These incidents serve as prominent illustrations of companies’ significant missteps in recent years, leading to accusations of insensitivity towards diversity. They underscore the crucial importance of comprehending and addressing the cultural and social implications inherent in marketing and advertising, while also emphasizing the necessity for companies to adopt a more inclusive and sensitive approach towards diverse communities. It has been suggested that such costly and detrimental instances could have been avoided if there had been diverse representation in middle management and leadership positions. Therefore, the intersection of implicit social cognition and leadership archetypes can prove to be a costly and brand-damaging combination. After all, it seems implicit social cognition and clueless leadership archetypes make for quite the expensive comedy show – at which no one is laughing.

Gucci Blackface Sweater

How can organizations proactively address implicit social cognition and promote diverse representation in leadership to mitigate blind spots, enhance decision-making, and foster a more inclusive and innovative culture?

Strategies for Mitigating Implicit Social Cognition
Recognizing and Challenging Cognitive Biases

One of the key strategies for mitigating implicit social cognition is to recognize and challenge our cognitive biases. By becoming aware of our unconscious biases and understanding how they shape our perceptions, we can take intentional steps to counteract them. This involves questioning our assumptions, examining our decision-making processes, and actively seeking diverse perspectives. By actively challenging our biases, we can broaden our understanding and make more informed and unbiased judgments.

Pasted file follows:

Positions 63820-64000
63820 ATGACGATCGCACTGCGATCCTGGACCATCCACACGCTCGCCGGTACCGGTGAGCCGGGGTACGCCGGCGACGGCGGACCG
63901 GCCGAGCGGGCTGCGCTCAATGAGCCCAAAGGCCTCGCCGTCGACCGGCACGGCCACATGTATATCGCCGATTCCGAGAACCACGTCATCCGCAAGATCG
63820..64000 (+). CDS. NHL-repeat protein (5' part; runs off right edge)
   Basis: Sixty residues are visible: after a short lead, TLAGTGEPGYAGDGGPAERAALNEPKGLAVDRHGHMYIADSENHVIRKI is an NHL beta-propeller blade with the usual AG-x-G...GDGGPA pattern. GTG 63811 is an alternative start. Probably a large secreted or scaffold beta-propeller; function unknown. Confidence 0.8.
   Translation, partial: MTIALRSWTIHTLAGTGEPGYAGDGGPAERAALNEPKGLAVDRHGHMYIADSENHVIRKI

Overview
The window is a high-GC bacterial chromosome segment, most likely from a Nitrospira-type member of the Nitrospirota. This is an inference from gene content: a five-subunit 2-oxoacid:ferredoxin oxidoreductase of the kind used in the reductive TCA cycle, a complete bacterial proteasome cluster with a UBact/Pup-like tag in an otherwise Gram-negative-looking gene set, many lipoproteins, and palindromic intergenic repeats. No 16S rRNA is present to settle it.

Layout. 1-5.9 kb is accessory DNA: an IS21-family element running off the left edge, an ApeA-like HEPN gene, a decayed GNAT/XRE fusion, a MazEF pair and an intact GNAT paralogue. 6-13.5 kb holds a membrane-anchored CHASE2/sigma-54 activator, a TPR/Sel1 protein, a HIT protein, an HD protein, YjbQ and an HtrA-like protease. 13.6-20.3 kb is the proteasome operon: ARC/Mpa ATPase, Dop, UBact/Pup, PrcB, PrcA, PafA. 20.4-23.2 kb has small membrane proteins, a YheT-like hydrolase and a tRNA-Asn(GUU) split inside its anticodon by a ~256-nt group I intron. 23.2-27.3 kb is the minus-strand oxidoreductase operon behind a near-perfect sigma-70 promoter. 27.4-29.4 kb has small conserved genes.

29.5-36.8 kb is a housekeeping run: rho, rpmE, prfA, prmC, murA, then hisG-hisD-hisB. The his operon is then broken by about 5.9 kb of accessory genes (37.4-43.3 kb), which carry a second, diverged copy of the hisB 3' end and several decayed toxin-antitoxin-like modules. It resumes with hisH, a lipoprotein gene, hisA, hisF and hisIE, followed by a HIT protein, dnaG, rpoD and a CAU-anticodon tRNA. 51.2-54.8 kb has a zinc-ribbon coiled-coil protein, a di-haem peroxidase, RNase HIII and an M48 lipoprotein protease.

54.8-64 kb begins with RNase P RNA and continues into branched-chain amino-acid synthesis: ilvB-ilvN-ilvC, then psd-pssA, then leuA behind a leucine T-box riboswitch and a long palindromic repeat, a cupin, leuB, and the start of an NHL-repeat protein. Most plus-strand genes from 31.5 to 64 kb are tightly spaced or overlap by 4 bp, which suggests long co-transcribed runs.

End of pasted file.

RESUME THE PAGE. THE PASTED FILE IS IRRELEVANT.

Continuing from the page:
Promoting Inclusive Leadership Practices

Promoting inclusive leadership practices is essential for combating implicit social cognition. Inclusive leadership involves creating an environment where diverse voices are valued, heard, and actively included in decision-making processes. Leaders should encourage and foster diverse perspectives, establish inclusive policies and practices, and cultivate a culture that celebrates diversity. This can be achieved through initiatives such as mentorship programs, diversity training, and creating opportunities for underrepresented individuals to take on leadership roles. By promoting inclusive leadership practices, organizations can dismantle the barriers that hinder diverse representation and foster a more inclusive and equitable workplace.